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Discussion Starter #1
I've been in the market for a new planer. I have made up my mind to go with a helical head instead of knives.

Now for the conundrum! I was waiting for Steel City to come out with their new 13" model, instead they go out of business...NO Steel City in my future.

The next question is, what to go with. There isn't much out there that really compared to the Steel City in price, quality and accuracy. I suspect I'll hear DeWalt 735. However, it would be low on any list that I would compile. It has been described as a "Money Pit" because of the knife issue. Why not add a helical head? It would almost double the price...the list goes on. Unless someone out there has any counter arguments (which I'm open to considering) the 735 is probably out.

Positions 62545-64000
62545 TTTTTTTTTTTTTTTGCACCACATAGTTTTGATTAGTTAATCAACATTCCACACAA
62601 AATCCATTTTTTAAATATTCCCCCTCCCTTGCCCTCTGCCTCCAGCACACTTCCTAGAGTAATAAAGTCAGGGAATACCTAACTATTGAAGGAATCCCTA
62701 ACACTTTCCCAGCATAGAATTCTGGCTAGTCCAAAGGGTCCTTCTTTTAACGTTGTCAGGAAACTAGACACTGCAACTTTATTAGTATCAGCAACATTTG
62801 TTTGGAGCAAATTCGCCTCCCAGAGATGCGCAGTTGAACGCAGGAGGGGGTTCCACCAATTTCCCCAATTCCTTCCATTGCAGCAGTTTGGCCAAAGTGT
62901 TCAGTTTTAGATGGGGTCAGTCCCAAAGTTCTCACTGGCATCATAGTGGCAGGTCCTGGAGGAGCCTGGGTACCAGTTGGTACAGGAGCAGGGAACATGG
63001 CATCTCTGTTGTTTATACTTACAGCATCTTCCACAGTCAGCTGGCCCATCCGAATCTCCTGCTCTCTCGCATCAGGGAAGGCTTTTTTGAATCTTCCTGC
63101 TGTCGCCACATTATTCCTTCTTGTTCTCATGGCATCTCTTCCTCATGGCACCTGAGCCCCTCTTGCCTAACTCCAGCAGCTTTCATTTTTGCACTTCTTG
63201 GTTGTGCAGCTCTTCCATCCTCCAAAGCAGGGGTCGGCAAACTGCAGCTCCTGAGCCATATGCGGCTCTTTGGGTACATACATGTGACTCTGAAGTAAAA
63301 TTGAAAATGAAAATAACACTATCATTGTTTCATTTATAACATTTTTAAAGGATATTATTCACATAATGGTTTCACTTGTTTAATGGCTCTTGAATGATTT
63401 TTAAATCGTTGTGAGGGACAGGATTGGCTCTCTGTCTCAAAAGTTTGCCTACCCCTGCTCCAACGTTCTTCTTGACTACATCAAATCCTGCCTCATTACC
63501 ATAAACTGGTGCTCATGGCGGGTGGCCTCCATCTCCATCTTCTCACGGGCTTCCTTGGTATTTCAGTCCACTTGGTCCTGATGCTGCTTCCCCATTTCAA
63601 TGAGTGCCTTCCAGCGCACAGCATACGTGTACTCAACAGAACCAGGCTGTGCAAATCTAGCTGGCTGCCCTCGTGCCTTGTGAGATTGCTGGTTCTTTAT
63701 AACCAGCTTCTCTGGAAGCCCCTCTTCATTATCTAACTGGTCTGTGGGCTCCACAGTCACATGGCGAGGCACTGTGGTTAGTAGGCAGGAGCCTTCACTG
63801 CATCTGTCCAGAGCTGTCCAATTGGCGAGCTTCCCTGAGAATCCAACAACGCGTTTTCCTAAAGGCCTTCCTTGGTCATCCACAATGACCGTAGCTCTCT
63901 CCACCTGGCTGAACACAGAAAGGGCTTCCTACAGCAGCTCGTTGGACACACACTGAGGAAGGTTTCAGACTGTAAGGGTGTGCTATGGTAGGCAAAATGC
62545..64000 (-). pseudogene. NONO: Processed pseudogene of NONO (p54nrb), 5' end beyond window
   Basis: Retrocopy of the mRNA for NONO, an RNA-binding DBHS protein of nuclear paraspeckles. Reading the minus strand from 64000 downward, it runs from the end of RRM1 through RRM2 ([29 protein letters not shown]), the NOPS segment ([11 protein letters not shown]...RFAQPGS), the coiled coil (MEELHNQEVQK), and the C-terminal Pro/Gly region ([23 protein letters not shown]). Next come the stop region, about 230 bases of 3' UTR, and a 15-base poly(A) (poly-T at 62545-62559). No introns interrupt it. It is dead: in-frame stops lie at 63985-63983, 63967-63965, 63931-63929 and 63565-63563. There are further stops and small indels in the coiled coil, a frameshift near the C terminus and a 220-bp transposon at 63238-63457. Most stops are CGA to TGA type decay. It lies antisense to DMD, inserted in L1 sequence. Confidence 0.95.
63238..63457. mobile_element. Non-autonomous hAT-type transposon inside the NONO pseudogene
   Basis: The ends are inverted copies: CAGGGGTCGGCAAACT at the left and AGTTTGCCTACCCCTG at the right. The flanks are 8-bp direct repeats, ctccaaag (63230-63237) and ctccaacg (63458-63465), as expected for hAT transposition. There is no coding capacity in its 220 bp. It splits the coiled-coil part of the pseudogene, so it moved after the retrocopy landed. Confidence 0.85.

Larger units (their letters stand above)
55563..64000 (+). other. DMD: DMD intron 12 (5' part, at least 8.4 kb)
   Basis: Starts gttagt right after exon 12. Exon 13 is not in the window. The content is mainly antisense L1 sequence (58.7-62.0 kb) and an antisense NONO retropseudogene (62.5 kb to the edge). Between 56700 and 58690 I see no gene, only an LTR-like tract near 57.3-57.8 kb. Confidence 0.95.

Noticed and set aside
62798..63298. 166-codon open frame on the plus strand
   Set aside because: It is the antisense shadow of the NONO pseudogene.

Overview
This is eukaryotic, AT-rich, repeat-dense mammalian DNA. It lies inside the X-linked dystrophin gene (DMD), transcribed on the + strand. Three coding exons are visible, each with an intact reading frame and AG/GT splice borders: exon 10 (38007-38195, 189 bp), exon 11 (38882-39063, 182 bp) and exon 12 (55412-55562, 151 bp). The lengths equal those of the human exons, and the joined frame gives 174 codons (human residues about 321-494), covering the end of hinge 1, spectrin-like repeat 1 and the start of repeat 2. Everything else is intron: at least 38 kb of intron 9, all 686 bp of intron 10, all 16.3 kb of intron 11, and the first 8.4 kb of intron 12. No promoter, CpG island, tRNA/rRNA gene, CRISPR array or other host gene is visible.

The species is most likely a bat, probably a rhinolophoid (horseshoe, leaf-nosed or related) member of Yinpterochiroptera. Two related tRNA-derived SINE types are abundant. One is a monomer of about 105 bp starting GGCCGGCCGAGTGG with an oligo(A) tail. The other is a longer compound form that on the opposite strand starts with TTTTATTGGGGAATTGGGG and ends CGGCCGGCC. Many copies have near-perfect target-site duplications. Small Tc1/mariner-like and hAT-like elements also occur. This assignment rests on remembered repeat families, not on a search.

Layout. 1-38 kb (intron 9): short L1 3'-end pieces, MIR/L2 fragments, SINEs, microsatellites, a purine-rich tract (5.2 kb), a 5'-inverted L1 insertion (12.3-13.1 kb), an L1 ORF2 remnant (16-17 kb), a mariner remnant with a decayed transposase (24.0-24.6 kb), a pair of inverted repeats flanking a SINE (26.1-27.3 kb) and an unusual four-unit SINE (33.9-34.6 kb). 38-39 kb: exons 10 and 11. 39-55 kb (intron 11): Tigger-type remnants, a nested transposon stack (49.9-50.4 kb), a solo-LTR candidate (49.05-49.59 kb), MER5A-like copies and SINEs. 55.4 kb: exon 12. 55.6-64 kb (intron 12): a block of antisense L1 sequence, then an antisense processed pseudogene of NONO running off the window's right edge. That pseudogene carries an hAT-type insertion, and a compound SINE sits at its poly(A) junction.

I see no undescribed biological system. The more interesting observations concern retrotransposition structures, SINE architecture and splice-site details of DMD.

So, what am I looking for? First, a small helical planer in the 13+" size. It doesn't have to be "portable" (are any of them really portable?) as it will reside on a dedicated cart or stand. I would prefer, however, to stay away from a "cabinet" type due to the weight. Second, it has to be reasonably priced, lets say, less than $1,000. Last, it has to be accurate, and have parts and serviceability available.

So, guys, what is out there? I trust the members opinions so don't be shy. If you have a candidate throw it on the table and let's discuss the pros and cons.

Bill
 
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powermatic...